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By Philippe Legrain 4 COMMENTS

FT commentator Martin Wolf, a man I respect immensely, has written another column questioning the benefits of immigration. I respectfully disagree. You can read his article here.

I have written this letter to the FT in reply:

I have immense respect for Martin Wolf, but his analysis of the economics of immigration leaves a lot to
be desired. The case for freer international labour mobility is
analogous to that for freer trade, which Mr Wolf strongly supports. When
Britons go abroad for surgery, it is considered trade; when foreign
surgeons come here, we call it migration – yet the economic impact of
the operations on the existing UK population is identical.

Moreover, since it is economically desirable for people to move from
Liverpool to London if their labour is in demand, the same surely
applies to those moving from Warsaw or Manila. Mr Wolf – and the Lords
report – also neglect the potentially huge dynamic gains from an open
society. Immigrants’ diverse perspectives and experiences help stimulate
the new ideas and businesses on which our future prosperity depends. The
Lords made no attempt to quantify these (and other) benefits; Britain
still needs a rigorous Stern-style report to do so.

Mr Wolf has previously admitted that his fear that illiberal immigrants
pose a threat to liberal values caused him to change his mind about the
desirability of immigration. He is entitled to that cultural opinion,
but he should not allow it to cloud his normally impeccable economic

Posted 04 Apr 2008 in Blog
  1. TLB says:

    In your fantasy world, how exactly would the U.S. prevent the MexicanGovernment from obtaining even more PoliticalPower inside the U.S.? Or, should we not be concerned about that?
    Also, it would be helpful to know exactly how many years you’ve spent living in the southwestern part of the U.S.

  2. David says:

    Philippe, you say you disagree with Martin’s article, but you don’t address any of the points he makes in your response here. You simply repeat your own arguments in favour of immigration.
    Furthermore, you criticise both the Lords and Mr Wolf for neglecting possible dynamic gains. In fact, neither “neglect” them, they simply point out that they may exist but we don’t know what they are.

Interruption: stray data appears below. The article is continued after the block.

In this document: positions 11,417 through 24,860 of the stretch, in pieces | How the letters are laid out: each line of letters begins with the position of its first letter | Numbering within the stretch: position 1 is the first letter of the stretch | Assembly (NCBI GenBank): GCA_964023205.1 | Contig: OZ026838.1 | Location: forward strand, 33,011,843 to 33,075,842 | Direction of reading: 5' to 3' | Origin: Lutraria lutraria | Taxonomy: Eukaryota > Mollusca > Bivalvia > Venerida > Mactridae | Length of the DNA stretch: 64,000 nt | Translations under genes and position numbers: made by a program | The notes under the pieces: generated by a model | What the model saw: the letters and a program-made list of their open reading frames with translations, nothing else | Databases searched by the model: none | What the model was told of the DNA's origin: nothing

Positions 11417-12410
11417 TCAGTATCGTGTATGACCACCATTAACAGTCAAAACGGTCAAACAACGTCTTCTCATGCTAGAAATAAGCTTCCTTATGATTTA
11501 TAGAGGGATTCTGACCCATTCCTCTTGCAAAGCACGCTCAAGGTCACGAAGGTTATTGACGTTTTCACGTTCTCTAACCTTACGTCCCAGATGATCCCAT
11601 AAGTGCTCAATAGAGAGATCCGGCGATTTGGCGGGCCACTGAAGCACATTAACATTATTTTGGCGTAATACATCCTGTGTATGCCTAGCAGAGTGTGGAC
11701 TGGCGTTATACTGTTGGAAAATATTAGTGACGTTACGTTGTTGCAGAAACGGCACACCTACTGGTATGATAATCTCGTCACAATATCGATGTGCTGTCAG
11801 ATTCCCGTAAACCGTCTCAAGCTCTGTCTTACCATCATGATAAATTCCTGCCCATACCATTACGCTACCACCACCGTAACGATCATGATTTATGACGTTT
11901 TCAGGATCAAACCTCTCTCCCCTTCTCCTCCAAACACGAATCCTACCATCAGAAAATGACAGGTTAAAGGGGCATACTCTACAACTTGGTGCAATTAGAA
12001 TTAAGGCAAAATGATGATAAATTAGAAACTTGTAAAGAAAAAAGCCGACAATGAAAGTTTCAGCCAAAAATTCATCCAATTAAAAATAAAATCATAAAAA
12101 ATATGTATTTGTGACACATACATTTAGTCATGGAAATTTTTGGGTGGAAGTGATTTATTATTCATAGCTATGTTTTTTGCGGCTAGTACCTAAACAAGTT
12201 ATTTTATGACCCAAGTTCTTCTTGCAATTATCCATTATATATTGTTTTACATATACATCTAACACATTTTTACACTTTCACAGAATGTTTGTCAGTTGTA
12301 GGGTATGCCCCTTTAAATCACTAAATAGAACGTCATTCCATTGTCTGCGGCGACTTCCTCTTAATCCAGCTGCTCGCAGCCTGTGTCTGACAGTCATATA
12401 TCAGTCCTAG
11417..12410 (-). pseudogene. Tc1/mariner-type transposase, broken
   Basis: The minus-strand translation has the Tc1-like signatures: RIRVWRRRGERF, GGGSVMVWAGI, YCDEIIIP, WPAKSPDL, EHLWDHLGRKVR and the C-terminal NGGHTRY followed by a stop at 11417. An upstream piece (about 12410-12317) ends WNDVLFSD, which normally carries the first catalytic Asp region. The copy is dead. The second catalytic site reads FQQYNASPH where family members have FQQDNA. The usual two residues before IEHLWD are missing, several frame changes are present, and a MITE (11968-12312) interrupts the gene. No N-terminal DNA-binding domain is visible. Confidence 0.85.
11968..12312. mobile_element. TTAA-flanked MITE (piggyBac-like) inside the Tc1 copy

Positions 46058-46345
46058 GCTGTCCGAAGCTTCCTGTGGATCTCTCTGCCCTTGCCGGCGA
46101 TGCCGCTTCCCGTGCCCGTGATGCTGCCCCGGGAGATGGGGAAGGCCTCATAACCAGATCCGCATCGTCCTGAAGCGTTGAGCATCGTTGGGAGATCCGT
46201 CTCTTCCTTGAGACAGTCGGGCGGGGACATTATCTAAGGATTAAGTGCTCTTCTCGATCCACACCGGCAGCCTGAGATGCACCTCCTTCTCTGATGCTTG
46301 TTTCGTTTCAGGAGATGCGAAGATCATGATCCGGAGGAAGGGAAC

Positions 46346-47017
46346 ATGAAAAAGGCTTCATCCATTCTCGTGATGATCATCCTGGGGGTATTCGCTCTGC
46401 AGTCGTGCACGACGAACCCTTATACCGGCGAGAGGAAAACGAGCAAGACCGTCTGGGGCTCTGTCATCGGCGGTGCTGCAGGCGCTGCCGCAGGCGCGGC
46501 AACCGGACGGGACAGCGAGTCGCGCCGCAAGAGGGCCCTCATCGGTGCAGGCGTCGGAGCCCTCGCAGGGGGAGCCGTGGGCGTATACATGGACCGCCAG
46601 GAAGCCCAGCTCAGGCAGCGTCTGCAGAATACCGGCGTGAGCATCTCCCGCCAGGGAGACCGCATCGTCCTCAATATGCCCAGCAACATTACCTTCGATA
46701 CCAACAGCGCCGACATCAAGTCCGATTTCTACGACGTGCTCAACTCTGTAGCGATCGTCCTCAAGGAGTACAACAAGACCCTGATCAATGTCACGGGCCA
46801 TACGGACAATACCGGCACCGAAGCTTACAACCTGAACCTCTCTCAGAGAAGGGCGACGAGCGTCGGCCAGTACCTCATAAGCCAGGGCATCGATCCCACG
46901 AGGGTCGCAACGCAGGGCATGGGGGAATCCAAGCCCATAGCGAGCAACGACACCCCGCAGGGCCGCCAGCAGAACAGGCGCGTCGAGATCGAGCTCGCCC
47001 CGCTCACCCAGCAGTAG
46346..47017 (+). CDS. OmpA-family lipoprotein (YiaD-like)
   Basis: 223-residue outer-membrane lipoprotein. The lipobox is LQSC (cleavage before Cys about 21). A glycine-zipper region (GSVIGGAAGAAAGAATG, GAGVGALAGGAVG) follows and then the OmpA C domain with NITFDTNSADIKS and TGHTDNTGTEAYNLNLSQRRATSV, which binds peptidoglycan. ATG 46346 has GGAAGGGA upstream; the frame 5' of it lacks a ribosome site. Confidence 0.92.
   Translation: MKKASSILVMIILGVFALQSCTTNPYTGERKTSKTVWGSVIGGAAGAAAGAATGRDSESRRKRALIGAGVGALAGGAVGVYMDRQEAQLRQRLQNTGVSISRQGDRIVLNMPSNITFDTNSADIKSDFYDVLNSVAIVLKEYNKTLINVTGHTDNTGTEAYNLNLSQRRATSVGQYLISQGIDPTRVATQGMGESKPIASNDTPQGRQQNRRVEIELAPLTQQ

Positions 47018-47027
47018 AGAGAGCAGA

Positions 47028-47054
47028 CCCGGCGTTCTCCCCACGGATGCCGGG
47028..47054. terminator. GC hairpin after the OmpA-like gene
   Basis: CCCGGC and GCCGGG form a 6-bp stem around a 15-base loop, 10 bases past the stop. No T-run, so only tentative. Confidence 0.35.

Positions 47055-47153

At this stage of the game, it seems to me your task is twofold: Firstly, you would gain credibility if you acknowledged the importance of the social impact of immigration, instead of pretending it doesn’t exist. Secondly, you should be gathering evidence for dynamic gains in order to counter the arguments that current policy is based on inadequate or missing data.
    I’m still open-minded about immigration. I feel I’ve probably gained from it personally, but I’m concerned about the way it may be affecting some sections of the UK population by distorting wages and prices. And there are evidently injustices caused by cultural differences. I don’t hear anyone from the pro-immigration camp addressing those concerns.

  3. Divide and rule says:

    Hi, David. Immigrants have always been used as scapegoats… Why don’t you concentrate on the fact that over 80% of Britain’s wealth is owned by less than 10 per cent of the population? This is the real cause of most of our social and economic problems!

  4. Hi David
    Thanks for your comment. There is a whole chapter in my book about the dynamic gains from diversity, and I also refer you to an excellent book by Scott Page called The Difference, which is recommended on the right sidebar. Robert Winder ‘s Bloody Foreigners also demonstrates the huge contribution immigrants have made to Britain throughout history. But you are right that more UK-specific evidence would be helpful, hence the need for a Stern-style report.

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